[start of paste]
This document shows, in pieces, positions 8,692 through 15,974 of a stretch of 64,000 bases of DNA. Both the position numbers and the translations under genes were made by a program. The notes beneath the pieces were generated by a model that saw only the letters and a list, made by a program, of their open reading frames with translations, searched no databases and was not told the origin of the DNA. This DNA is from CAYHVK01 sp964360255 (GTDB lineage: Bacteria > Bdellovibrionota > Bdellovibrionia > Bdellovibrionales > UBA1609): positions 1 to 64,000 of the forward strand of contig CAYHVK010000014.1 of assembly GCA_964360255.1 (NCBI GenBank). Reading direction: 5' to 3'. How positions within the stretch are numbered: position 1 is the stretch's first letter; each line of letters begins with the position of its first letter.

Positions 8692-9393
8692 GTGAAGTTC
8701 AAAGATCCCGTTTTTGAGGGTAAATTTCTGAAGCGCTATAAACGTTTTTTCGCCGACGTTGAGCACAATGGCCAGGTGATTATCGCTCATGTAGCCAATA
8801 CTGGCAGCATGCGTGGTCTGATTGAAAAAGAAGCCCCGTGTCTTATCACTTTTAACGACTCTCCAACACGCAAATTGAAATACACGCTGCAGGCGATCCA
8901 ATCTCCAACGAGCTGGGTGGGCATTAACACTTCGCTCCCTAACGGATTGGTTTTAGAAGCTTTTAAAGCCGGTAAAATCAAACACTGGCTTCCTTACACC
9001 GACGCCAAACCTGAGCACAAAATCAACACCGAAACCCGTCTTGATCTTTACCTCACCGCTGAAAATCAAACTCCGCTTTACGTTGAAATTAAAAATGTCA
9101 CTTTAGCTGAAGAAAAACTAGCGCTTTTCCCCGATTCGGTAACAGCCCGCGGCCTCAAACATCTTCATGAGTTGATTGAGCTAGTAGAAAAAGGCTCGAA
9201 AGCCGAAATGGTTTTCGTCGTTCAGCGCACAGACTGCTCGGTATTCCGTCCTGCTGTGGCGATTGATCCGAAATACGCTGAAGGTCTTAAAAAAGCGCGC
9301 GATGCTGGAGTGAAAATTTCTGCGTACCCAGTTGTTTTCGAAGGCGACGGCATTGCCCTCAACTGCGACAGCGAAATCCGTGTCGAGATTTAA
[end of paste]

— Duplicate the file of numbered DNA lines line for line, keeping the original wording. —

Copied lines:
This document shows, in pieces, positions 8,692 through 15,974 of a stretch of 64,000 bases of DNA. Both the position numbers and the translations under genes were made by a program. The notes beneath the pieces were generated by a model that saw only the letters and a list, made by a program, of their open reading frames with translations, searched no databases and was not told the origin of the DNA. This DNA is from CAYHVK01 sp964360255 (GTDB lineage: Bacteria > Bdellovibrionota > Bdellovibrionia > Bdellovibrionales > UBA1609): positions 1 to 64,000 of the forward strand of contig CAYHVK010000014.1 of assembly GCA_964360255.1 (NCBI GenBank). Reading direction: 5' to 3'. How positions within the stretch are numbered: position 1 is the stretch's first letter; each line of letters begins with the position of its first letter.

Positions 8692-9393
8692 GTGAAGTTC
8701 AAAGATCCCGTTTTTGAGGGTAAATTTCTGAAGCGCTATAAACGTTTTTTCGCCGACGTTGAGCACAATGGCCAGGTGATTATCGCTCATGTAGCCAATA
8801 CTGGCAGCATGCGTGGTCTGATTGAAAAAGAAGCCCCGTGTCTTATCACTTTTAACGACTCTCCAACACGCAAATTGAAATACACGCTGCAGGCGATCCA
8901 ATCTCCAACGAGCTGGGTGGGCATTAACACTTCGCTCCCTAACGGATTGGTTTTAGAAGCTTTTAAAGCCGGTAAAATCAAACACTGGCTTCCTTACACC
9001 GACGCCAAACCTGAGCACAAAATCAACACCGAAACCCGTCTTGATCTTTACCTCACCGCTGAAAATCAAACTCCGCTTTACGTTGAAATTAAAAATGTCA
9101 CTTTAGCTGAAGAAAAACTAGCGCTTTTCCCCGATTCGGTAACAGCCCGCGGCCTCAAACATCTTCATGAGTTGATTGAGCTAGTAGAAAAAGGCTCGAA
9201 AGCCGAAATGGTTTTCGTCGTTCAGCGCACAGACTGCTCGGTATTCCGTCCTGCTGTGGCGATTGATCCGAAATACGCTGAAGGTCTTAAAAAAGCGCGC
9301 GATGCTGGAGTGAAAATTTCTGCGTACCCAGTTGTTTTCGAAGGCGACGGCATTGCCCTCAACTGCGACAGCGAAATCCGTGTCGAGATTTAA